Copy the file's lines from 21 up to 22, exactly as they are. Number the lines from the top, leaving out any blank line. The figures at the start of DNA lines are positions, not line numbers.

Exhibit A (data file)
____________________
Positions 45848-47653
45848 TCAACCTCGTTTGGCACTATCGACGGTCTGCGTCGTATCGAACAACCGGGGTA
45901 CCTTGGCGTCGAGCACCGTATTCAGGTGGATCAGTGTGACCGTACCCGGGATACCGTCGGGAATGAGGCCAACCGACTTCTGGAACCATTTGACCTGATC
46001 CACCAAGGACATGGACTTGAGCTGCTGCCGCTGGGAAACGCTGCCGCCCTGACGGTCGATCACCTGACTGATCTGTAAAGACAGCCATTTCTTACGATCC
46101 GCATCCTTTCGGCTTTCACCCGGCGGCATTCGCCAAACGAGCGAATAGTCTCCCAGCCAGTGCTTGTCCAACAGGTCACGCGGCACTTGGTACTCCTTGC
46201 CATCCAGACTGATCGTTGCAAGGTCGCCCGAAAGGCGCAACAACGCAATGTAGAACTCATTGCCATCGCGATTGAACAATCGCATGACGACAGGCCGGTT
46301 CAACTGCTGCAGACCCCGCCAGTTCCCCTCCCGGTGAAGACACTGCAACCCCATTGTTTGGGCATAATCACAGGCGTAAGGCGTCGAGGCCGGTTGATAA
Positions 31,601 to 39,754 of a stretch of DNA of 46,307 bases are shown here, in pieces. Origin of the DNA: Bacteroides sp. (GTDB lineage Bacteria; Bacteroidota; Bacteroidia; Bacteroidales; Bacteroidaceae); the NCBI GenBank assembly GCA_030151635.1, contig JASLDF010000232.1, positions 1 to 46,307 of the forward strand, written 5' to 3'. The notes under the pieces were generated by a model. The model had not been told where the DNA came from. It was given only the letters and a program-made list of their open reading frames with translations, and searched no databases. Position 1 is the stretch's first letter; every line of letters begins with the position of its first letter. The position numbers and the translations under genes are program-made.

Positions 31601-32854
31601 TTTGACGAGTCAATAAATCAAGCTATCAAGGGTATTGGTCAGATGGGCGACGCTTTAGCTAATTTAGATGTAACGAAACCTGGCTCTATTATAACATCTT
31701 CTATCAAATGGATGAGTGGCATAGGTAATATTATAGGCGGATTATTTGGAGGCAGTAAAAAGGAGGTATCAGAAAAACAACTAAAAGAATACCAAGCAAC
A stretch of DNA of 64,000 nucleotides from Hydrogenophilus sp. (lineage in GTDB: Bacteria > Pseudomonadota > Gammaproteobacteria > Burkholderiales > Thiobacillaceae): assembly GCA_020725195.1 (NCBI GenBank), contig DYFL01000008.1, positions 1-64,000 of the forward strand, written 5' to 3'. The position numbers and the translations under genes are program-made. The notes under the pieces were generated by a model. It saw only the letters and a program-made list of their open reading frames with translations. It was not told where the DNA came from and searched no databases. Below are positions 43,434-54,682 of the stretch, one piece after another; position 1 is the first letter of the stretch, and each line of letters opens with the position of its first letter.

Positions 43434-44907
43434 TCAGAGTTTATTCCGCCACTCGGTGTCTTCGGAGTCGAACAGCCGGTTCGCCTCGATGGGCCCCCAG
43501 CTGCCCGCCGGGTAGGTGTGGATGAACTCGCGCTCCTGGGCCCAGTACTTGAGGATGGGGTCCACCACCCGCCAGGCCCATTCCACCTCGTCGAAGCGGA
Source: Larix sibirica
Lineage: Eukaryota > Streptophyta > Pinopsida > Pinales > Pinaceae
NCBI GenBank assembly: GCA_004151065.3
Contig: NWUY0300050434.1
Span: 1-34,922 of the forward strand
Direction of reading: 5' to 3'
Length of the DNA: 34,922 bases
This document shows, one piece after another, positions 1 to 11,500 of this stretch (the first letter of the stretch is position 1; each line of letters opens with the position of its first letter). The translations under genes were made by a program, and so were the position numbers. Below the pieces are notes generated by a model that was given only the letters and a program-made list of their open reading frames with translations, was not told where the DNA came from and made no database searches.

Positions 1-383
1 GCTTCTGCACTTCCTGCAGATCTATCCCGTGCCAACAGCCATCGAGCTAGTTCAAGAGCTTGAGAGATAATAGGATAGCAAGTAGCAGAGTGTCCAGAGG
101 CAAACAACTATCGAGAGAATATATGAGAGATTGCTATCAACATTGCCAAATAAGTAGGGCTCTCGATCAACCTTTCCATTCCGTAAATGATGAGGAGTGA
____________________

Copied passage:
Direction of reading: 5' to 3'
Length of the DNA: 34,922 bases